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Coronavirus: Fears over stalled vaccinations as UK ‘struggles with sleep’

Here are five things you need to know about the coronavirus outbreak this Thursday morning. We’ll have another update for you at 18:00 BST.

1. Stalled vaccine schemes ‘put young lives at risk’

There are warnings millions of children – particularly in Africa and south-east Asia – could die from preventable disease because of severe disruptions to vaccination programmes. With health workers diverted to deal with Covid-19, clinics unable to access vaccine supplies and fearful parents steering clear of medical facilities, one charity head says: “Measles is on the rise, diphtheria, cholera… this is going to be a real problem.”

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Juan Haro

2. ‘Half of UK struggling with sleep’

Been having vivid dreams? Sleeping longer but feeling less rested? More than half the UK population has struggled with sleep during the lockdown, a survey by pollster Ipsos MORI and King’s College London suggests.

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Getty Images

3. Thousands of homeless ‘back on streets by July’

More than 14,500 homeless people granted emergency accommodation during the lockdown could be back on the streets by the end of June, as government funding for councils to pay hotels runs out, the charity Crisis says.

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Reuters

4. Charles: I ‘got away lightly’ with virus

The Prince of Wales says he was “lucky” to experience only mild symptoms after contracting coronavirus in March. But Prince Charles told Sky News: “I’ve had it, and I can so understand what other people have gone through.”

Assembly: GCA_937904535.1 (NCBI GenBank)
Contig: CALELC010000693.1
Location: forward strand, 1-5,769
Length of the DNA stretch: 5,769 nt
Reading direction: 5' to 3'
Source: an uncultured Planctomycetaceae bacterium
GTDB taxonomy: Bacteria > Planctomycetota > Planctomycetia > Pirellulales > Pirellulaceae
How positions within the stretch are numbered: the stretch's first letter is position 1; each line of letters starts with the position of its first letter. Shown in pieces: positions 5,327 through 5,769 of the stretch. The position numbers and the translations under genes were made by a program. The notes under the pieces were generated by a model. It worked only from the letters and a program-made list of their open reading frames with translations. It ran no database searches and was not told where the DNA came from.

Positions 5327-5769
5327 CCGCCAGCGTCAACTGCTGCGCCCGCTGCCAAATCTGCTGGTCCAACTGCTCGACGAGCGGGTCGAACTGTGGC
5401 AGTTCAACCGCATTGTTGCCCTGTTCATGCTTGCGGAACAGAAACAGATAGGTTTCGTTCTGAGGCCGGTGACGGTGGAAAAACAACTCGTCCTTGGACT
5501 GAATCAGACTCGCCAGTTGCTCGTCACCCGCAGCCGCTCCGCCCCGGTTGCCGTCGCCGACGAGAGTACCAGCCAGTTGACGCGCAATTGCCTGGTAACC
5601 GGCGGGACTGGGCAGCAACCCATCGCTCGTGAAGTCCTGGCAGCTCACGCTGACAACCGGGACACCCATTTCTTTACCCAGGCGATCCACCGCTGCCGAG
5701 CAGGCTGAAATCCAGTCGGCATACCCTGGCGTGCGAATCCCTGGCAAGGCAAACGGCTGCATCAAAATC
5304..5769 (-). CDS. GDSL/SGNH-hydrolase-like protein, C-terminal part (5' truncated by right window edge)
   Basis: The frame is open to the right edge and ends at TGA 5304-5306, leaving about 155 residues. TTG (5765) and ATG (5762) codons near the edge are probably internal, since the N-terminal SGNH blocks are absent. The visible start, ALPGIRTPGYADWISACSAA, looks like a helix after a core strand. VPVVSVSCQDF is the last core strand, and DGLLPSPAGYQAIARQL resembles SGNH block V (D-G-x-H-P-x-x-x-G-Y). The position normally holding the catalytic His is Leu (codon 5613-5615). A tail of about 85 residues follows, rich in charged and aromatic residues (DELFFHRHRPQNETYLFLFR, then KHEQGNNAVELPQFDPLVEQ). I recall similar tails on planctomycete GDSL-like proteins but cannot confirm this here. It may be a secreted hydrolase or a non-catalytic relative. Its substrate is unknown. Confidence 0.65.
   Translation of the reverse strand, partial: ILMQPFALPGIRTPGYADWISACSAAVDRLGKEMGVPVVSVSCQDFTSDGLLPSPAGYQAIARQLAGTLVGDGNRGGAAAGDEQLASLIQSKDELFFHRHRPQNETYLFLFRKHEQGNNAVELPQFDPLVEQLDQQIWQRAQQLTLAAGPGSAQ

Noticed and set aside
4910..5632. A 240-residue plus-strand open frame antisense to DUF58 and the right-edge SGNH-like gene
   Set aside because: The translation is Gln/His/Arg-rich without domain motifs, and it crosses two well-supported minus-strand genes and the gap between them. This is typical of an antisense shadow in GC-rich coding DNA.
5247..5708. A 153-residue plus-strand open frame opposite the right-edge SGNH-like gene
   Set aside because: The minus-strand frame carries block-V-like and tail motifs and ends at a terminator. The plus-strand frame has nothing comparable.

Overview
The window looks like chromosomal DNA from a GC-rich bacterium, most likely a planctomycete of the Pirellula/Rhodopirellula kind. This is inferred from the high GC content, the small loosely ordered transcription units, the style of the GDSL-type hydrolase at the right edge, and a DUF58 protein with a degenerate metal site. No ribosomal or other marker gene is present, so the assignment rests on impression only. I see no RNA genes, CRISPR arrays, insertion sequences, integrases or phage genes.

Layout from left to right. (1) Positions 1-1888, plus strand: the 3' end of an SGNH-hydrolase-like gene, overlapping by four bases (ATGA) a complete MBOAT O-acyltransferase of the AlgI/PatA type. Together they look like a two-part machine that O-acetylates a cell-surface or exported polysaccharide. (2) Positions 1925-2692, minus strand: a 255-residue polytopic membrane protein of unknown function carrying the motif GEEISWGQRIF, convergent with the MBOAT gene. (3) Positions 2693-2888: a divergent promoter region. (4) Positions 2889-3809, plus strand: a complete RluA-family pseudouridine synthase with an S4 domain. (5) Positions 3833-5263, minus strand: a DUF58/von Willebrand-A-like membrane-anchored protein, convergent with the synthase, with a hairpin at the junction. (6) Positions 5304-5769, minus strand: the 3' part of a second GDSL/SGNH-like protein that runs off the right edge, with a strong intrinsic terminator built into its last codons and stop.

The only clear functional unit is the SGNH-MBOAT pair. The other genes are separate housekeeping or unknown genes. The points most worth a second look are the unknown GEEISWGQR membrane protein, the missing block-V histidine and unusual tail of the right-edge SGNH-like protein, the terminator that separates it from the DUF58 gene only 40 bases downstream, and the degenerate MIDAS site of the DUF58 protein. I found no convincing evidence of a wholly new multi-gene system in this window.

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PA Media

5. Brothers make cushions for ‘tired’ keyworkers

Ronnie Cockroft, 10, and his seven-year-old brother Reggie Cockroft, have spent lockdown sewing about 100 cushions for the keyworkers, leaving some recipients moved to tears.

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Media captionReggie, who has cerebral palsy, sews with his brother’s help

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And don’t forget…

You can find more information, advice and guides on our coronavirus page. Our correspondents have been answering your questions, such as whether people can start a relationship during the lockdown.

Plus, in light of demonstrations in the wake of the death of George Floyd in US police custody, we look at how the right to protest has been affected by lockdown regulations.


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